Cross-contact is when safe and not-safe foods come into contact with each other thereby making none of the food safe to eat. If you keep foods with allergens (not safe) in your house preventing cross-contact is a vital part of allergy safety.

There are three important rules to follow in order to protect members of your household with food allergies from cross-contact. First, everyone must wash their hands between touching safe and not-safe foods.

Second, utensils cannot be shared between safe and not safe foods. For example, using one serving spoon for both safe and not-safe dishes during a meal. Third, countertops must be cleaned before and after preparing food.

Educating your household about allergy safety and cross-contact includes guests! It’s a good idea to post an allergy safety poster in the kitchen and eating areas as a reminder to talk about allergy safety with visiting friends and family.

You might also consider keeping emergency allergy safety information posted on your fridge. Include directions for what to do in case of an allergic reaction, important phone numbers, and anything else that may help during an emergency.

4) Use allergy safety labels for packed lunches

Practicing allergy safety at home is one thing because it’s easier to control your environment. It can get more difficult when you have a kid with food allergies in school. Or, navigating office life with food allergies.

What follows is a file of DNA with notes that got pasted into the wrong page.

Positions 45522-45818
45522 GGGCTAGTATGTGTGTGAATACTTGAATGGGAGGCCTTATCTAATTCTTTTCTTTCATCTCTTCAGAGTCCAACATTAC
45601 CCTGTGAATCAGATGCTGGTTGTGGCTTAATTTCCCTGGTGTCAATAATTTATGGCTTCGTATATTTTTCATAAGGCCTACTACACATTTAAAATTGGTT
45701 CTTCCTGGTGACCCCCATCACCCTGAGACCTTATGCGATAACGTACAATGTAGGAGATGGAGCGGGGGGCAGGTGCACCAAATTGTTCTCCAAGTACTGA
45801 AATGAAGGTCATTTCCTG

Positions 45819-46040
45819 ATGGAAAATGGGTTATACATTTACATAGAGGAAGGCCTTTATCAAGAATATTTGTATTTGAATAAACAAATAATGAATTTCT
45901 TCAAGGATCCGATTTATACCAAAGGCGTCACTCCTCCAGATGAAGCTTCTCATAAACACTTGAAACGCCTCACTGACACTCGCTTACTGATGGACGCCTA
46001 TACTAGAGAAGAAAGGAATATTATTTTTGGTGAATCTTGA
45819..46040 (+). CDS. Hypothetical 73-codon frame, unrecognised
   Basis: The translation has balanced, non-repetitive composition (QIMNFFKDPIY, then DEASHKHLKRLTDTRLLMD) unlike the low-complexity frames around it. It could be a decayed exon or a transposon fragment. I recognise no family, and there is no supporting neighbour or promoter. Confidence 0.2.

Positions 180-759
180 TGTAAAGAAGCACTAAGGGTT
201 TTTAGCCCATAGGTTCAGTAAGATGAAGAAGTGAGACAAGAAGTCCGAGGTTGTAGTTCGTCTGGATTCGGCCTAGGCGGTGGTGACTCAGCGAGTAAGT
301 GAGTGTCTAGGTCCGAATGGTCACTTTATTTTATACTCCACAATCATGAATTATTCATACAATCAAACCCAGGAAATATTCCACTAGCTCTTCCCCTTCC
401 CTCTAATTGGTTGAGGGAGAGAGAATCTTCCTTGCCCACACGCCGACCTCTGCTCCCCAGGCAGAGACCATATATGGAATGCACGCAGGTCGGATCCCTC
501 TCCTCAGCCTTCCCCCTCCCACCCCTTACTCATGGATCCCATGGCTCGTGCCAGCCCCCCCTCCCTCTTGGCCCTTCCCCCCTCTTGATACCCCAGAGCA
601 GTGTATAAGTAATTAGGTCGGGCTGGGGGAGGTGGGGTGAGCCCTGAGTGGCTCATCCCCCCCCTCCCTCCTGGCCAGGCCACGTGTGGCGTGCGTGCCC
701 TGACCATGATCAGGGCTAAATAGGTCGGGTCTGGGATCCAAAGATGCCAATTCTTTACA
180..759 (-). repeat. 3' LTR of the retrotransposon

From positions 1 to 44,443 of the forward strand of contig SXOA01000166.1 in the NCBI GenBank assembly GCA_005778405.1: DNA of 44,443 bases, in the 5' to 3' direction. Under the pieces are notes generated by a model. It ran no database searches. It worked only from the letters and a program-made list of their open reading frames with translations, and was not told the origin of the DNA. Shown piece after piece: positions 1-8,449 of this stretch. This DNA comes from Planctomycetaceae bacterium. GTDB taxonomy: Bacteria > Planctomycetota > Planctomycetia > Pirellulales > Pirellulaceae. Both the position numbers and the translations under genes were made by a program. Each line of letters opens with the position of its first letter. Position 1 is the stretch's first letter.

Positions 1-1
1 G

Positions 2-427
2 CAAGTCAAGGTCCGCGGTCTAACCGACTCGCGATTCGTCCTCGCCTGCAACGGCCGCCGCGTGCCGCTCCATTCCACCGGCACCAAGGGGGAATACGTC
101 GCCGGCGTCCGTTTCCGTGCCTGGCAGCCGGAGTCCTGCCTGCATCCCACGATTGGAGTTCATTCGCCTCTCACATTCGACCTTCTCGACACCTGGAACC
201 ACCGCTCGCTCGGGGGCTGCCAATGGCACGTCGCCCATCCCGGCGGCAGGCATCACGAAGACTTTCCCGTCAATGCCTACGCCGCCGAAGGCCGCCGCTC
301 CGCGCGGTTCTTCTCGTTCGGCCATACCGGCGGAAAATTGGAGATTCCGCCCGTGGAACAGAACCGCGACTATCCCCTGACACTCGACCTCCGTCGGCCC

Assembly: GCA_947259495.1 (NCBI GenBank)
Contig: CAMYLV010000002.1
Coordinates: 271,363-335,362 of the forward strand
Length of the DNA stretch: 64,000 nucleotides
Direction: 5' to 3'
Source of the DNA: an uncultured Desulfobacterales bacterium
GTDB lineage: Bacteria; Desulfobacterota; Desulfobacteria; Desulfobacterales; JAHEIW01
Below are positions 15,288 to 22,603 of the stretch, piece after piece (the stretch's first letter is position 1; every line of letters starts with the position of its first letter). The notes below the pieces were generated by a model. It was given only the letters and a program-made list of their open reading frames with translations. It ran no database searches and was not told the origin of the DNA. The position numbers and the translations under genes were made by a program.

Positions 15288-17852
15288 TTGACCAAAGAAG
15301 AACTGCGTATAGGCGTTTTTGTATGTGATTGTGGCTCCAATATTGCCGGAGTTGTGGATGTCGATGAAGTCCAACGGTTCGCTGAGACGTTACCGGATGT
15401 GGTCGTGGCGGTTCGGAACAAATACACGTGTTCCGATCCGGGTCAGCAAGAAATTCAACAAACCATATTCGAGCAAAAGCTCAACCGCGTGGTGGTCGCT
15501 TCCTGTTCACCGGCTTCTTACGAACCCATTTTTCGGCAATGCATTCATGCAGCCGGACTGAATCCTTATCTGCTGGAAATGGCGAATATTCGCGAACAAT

First things first, make sure you’re labeling lunches with allergy alert labels. You can use the same labels you use for labeling food at home. Simply add your family member’s name and food allergy requirement (gluten-free, no peanuts, etc.).

Dissolvable labels are ideal for reusable food containers. Try one of our many free design templates to help you create personalized labels for packed lunches.

Create allergy alert labels that won’t damage desks. 5″ x 7″ Surface Safe labels are the perfect size for desks and are easy to remove without damage or leaving behind residue.

5) Create allergy alert labels for school/work desks

In addition to labeling packed lunches, people with food allergies also have to navigate sharing food in public spaces. This can be difficult with classroom volunteers donating snacks or even well-meaning coworkers trying to treat the team.

Make it super easy and obvious for anyone passing out snacks in the classroom or at the office. Use removable adhesive signs that don’t damage surfaces to create big, bold, easy-to-read allergy safety labels for school and work desks.

Practice allergy safety at home, school, and work to avoid mix-ups

Avoiding food allergies and helping your family to do so is important, and can be a lot of work. Start with practicing good allergy safety at home with “safe/not safe” food labels and designated pantry storage for safe and not-safe foods.

If you have multiple people with food allergies in your household help them stay safe by avoiding cross-contact. Make sure you have resources to help visitors practice allergy safety too.

Finally, be proactive with food outside of your home. Label school and work lunches with allergy alert labels. Make it easy for teachers, classroom volunteers, and coworkers to practice allergy safety with bold labels for school and work desks.

These extra steps can help you reduce food mix-ups and keep your family safe. What are your favorite allergy safety tips? Comment below or join the conversation on Facebook.